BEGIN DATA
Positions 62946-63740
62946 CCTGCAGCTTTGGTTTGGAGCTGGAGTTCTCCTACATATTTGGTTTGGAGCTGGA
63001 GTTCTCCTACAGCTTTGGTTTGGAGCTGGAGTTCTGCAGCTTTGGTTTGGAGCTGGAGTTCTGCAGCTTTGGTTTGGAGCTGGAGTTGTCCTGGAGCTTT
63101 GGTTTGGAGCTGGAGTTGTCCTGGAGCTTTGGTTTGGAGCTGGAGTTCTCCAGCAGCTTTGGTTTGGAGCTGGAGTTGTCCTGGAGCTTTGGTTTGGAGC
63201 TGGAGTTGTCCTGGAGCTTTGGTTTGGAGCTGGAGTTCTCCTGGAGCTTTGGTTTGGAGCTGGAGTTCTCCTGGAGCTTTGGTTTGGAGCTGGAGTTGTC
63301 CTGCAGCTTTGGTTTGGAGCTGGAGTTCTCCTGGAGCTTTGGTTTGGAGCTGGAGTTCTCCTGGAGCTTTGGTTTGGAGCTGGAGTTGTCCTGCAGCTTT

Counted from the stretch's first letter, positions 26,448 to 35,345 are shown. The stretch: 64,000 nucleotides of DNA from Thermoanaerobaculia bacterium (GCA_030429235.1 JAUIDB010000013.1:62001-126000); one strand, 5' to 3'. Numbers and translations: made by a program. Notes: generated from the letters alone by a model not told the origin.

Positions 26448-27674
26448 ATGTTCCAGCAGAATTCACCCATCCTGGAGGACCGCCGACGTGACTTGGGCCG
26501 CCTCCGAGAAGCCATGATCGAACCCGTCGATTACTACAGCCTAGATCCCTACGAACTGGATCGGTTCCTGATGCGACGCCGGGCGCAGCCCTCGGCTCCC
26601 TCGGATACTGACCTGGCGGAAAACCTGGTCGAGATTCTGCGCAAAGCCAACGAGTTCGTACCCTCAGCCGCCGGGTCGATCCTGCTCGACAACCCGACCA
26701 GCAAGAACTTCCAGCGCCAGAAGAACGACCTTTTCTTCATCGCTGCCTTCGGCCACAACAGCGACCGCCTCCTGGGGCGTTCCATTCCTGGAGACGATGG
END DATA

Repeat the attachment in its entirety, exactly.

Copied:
Positions 62946-63740
62946 CCTGCAGCTTTGGTTTGGAGCTGGAGTTCTCCTACATATTTGGTTTGGAGCTGGA
63001 GTTCTCCTACAGCTTTGGTTTGGAGCTGGAGTTCTGCAGCTTTGGTTTGGAGCTGGAGTTCTGCAGCTTTGGTTTGGAGCTGGAGTTGTCCTGGAGCTTT
63101 GGTTTGGAGCTGGAGTTGTCCTGGAGCTTTGGTTTGGAGCTGGAGTTCTCCAGCAGCTTTGGTTTGGAGCTGGAGTTGTCCTGGAGCTTTGGTTTGGAGC
63201 TGGAGTTGTCCTGGAGCTTTGGTTTGGAGCTGGAGTTCTCCTGGAGCTTTGGTTTGGAGCTGGAGTTCTCCTGGAGCTTTGGTTTGGAGCTGGAGTTGTC
63301 CTGCAGCTTTGGTTTGGAGCTGGAGTTCTCCTGGAGCTTTGGTTTGGAGCTGGAGTTCTCCTGGAGCTTTGGTTTGGAGCTGGAGTTGTCCTGCAGCTTT

Counted from the stretch's first letter, positions 26,448 to 35,345 are shown. The stretch: 64,000 nucleotides of DNA from Thermoanaerobaculia bacterium (GCA_030429235.1 JAUIDB010000013.1:62001-126000); one strand, 5' to 3'. Numbers and translations: made by a program. Notes: generated from the letters alone by a model not told the origin.

Positions 26448-27674
26448 ATGTTCCAGCAGAATTCACCCATCCTGGAGGACCGCCGACGTGACTTGGGCCG
26501 CCTCCGAGAAGCCATGATCGAACCCGTCGATTACTACAGCCTAGATCCCTACGAACTGGATCGGTTCCTGATGCGACGCCGGGCGCAGCCCTCGGCTCCC
26601 TCGGATACTGACCTGGCGGAAAACCTGGTCGAGATTCTGCGCAAAGCCAACGAGTTCGTACCCTCAGCCGCCGGGTCGATCCTGCTCGACAACCCGACCA
26701 GCAAGAACTTCCAGCGCCAGAAGAACGACCTTTTCTTCATCGCTGCCTTCGGCCACAACAGCGACCGCCTCCTGGGGCGTTCCATTCCTGGAGACGATGG